Singer Chinmayi Sripaada was allegedly molested at an event on Sunday evening and she took to social media to share her shocking ordeal. Through Instagram stories and later through a series of tweets, the singer shared the details of the incident and urged women to speak up when caught in a similar situations. In her tweet, Chinmayi said, “After almost aeons I got groped at an event yesterday. I happened to share this story on Instagram and what shocked me is how many men and women have been molested as children (teachers, brothers, co passengers, uncles, grandparents and even women).”

She highlighted how common place molestation is and how the perpetrators of crime get away with it since the victims do not dare to speak up. “Most common places – Their own home, public transport, places of worship, educational institutions. Most girls and boys haven’t mustered the strength to share it with their family and friends coz no one would believe it. Even if girls have a chance of being heard, men have NONE. [sic]”

Talking about how neither men or women are safe and how the blaming and shaming game continues once someone dares to speak up about being sexually assaulted, Chinmayi said, “Men are shamed if they share an account of sexual assault/molestation during childhood. Women who gathered the courage to share have been blamed “she enjoyed it”. Imagine grown adults accusing a child of enjoying sexual assault. And other seemingly sane adults believing it, [sic]”. ALSO READ: Amala Paul Sexual Harassment Case: “He Said, ‘She Can Say ‘No’ If She Doesn’t Want, What’s The Big Deal?'”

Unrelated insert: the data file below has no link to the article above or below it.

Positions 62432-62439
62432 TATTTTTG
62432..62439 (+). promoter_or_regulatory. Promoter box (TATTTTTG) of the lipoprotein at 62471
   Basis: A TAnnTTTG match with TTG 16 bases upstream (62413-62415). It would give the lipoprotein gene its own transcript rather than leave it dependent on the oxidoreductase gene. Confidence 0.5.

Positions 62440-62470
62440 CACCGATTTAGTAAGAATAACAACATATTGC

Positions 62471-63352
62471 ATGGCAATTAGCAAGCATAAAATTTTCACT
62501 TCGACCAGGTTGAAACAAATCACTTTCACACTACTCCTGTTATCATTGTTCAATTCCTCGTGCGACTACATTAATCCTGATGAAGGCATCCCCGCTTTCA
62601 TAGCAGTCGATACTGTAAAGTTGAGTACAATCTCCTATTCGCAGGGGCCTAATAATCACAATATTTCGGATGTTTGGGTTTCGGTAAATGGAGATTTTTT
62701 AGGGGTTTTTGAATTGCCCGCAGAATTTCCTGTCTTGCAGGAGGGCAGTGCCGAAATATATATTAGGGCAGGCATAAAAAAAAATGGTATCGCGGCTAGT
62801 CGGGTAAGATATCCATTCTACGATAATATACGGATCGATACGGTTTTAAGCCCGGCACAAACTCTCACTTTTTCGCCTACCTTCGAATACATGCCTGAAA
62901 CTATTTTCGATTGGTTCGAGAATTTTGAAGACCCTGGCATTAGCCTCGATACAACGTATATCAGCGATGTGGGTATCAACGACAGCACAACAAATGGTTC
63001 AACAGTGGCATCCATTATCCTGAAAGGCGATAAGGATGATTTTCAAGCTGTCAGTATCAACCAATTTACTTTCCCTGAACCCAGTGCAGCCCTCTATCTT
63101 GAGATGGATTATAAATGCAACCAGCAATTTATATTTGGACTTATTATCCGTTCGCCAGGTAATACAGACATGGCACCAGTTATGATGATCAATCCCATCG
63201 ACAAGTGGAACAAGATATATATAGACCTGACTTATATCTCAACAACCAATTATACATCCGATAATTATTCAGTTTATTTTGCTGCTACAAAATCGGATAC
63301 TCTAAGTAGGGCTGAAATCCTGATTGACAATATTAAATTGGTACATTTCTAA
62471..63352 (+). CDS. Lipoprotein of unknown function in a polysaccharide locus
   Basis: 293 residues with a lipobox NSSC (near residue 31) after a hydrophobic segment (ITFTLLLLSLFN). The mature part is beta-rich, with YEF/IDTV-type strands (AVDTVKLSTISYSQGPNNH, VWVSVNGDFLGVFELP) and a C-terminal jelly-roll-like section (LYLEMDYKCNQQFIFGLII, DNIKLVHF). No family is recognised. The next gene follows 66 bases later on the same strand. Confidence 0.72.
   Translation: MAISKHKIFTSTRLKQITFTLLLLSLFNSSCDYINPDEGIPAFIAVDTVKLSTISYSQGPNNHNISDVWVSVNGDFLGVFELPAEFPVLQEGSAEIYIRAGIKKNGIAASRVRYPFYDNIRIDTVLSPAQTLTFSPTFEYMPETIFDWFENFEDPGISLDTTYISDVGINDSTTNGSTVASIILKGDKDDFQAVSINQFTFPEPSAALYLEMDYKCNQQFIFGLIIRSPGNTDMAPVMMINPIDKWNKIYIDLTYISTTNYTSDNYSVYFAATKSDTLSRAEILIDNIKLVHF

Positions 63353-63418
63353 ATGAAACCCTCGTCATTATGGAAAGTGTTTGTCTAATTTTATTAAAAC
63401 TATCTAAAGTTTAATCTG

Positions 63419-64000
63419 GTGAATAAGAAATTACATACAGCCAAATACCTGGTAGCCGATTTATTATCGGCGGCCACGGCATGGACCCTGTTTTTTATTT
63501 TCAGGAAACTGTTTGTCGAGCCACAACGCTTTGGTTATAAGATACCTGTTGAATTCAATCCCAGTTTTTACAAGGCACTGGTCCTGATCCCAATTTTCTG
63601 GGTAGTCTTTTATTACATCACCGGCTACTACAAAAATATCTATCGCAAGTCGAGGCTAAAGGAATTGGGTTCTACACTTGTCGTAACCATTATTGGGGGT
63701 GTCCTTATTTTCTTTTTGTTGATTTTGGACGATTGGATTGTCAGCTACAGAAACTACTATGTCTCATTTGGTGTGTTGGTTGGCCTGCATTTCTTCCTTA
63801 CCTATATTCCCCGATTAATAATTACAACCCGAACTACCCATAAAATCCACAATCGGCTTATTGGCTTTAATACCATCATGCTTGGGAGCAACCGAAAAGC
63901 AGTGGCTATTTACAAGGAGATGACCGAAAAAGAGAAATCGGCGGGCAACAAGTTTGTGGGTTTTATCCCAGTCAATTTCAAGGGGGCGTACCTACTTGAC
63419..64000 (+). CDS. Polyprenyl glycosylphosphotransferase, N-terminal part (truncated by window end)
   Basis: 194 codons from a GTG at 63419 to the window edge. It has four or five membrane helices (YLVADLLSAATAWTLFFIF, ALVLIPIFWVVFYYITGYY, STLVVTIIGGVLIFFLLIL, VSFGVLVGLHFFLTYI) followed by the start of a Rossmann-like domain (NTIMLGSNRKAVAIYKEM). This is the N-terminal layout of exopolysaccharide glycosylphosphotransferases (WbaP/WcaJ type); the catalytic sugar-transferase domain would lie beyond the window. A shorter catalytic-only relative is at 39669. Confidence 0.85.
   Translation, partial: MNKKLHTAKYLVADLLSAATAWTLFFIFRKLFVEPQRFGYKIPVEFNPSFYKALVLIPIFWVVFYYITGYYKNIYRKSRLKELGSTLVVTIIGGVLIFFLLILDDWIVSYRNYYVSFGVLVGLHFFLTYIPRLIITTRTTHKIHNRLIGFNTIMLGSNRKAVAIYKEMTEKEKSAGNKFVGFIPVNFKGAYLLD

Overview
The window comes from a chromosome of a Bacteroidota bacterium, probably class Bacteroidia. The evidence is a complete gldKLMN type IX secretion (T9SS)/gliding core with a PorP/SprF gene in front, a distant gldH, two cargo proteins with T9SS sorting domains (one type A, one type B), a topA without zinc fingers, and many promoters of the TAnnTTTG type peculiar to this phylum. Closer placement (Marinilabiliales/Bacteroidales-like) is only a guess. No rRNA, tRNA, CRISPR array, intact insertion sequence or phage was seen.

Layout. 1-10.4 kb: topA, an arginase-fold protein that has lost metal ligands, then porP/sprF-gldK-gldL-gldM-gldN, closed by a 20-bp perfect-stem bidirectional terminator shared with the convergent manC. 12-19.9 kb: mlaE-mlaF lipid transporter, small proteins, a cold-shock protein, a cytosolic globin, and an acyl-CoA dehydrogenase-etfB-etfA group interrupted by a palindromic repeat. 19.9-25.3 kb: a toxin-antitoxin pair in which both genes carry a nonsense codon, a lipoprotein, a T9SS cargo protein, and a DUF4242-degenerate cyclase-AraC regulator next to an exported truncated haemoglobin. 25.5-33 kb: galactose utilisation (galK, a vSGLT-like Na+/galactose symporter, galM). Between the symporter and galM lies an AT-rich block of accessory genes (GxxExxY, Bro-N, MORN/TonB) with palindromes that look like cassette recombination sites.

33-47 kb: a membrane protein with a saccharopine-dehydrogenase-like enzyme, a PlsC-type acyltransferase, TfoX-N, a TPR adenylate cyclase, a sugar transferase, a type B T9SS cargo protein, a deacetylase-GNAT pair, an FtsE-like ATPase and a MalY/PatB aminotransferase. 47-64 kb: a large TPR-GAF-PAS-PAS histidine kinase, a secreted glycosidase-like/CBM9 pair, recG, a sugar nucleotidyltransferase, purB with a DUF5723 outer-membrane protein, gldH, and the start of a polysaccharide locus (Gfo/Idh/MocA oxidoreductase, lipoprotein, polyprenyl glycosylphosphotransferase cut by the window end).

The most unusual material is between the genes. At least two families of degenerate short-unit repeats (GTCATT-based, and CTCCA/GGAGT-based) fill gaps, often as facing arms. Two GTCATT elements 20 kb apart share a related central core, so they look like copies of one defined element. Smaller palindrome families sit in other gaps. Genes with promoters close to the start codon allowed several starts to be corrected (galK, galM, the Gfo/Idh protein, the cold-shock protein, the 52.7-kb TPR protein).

She also had a stern word of advice for women who blame other women and for those who hear comments like, “you are asking for it if’. Check out her Instagram story below:

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Chinmayi shares about being molested at an event

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About being molested for the first time at the age of 7

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Urging women to not be guilty or ashamed

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A word of advice for men and women

The actress has been brave about sharing her ordeal from the recent sexual assault yesterday and also in sharing details of how she was molested for the first time as a seven-year-old. She has set an example for all women and men out there who find themselves in similar situation and for all those who find a reason to blame and shame the victim, instead of focusing on the crime and the cruel intentions of the molesters.

We hope Chinmayi’s parting words act as inspiration and strength to all men and women – “As for victims – speak up, yell, slap those who touch you without your consent. When groped we are temporarily stunned into silence – including me. This is usually the window the assaulter uses to his advantage. Finally, it is NOT your fault. Be kind on yourself. Love yourself. [sic]”.